The Crystal Egg (1951)

Normally, I do not include films that are considerably less than 40 minutes in length, but I am going to make an exception for The Crystal Egg. Partly, I do this because it is the only screen adaptation I have seen of a very good story by H.G. Wells (Wikipedia says that it was also adapted for a 2001 TV series, but I suspect that one may be hard to find), but also because it is an example of what American sci-fi fans could watch on television in the early 1950s.

Thomas Mitchell and Edgar Stehli in Tales of Tomorrow: The Crystal Egg (1951) by H.G. Wells

Specifically, it is an episode from the first season (out of two) of the anthology series Tales of Tomorrow. Tales of Tomorrow was all science fiction, usually based on literary sources. Famous examples include Twenty Thousand Leagues Under the Sea (not available at the Internet Archive) and Frankenstein. Like most early television, it was broadcast live.

The Crystal Egg is the story about an antique shop owner who asks his friend to help him examine a strange crystal egg. The egg turns out to produce strange images that can only come from the planet Mars. In the episode (but not in the original story) there is also a mysterious stranger who wants the egg for himself. The TV episode makes a number of changes to Wells’ story, but in my opinion these are tastefully executed in order to make the story suited for the short TV format.

Tales of Tomorrow is notorious because of the uneven quality of its actors. The Crystal Egg illustrates this well. Thomas Mitchell is good as Professor Vaneck (Mr. Wace in the original story), whereas Sally Gracie as his girlfriend can barely remember her few lines. Little problems like this shine through very clearly in a live broadcast, but today it must be considered part of the charm of old-time television.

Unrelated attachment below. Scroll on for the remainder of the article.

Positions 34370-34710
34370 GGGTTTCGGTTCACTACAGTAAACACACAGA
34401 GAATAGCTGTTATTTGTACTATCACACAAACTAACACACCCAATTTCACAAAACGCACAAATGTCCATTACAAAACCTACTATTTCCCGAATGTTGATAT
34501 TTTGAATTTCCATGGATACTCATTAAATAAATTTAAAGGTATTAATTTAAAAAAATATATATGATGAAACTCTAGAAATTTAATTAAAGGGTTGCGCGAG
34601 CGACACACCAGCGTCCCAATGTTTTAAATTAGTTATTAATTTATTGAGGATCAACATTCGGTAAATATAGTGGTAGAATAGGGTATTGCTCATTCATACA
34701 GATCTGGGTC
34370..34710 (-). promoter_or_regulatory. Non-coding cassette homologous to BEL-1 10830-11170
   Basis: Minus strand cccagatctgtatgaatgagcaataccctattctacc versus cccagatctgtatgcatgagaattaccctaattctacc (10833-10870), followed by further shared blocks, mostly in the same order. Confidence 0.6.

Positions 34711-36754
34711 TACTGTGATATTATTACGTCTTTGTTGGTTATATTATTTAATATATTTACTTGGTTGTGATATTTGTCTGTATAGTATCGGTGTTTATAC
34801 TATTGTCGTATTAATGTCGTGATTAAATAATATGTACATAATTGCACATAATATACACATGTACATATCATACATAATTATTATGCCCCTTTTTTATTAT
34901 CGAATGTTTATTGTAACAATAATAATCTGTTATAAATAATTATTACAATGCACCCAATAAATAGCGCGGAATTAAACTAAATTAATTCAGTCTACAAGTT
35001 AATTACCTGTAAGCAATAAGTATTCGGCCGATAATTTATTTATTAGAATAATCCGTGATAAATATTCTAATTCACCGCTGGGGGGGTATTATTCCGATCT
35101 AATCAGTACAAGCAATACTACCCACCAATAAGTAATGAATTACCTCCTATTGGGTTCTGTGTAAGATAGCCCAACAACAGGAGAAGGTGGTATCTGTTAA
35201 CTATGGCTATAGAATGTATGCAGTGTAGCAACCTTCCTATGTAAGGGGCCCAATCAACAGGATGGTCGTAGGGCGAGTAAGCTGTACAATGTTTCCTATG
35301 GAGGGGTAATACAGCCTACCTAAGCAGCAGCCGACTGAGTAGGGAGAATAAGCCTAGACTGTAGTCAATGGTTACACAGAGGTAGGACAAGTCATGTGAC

Another problem is image quality. Old television shows with good images are practically non-existent. This is because video technology had not yet been invented, so episodes had to be filmed from a television screen, when they were preserved at all.

Wells’ story is good enough to be interesting in itself, but also because there is a neverending debate among fans and scholars as to whether Wells intended it as a “prequel” to his famous novel The War of the Worlds. We shall never know whether he did, but it is always fun to speculate.

This episode is best enjoyed as an introduction to Tales of Tomorrow. If you like it, a few dozen more episodes, including radio shows, are available. Many actors appear that either were famous already (e.g. Boris Karloff), or were to become famous (e.g. Paul Newman).

Saturn seen from Mars in Tales of Tomorrow: The Crystal Egg (1951) by H.G. Wells

The Crystal Egg
Download link
Year: 1951
Running time: 24 min
Director: Charles S. Dubin
Stars: Thomas Mitchell
Image quality: Poor
Resolution: Medium (620×480; not counting black border)
Sound quality: Acceptable
Best file format: MPEG2 (432 M)

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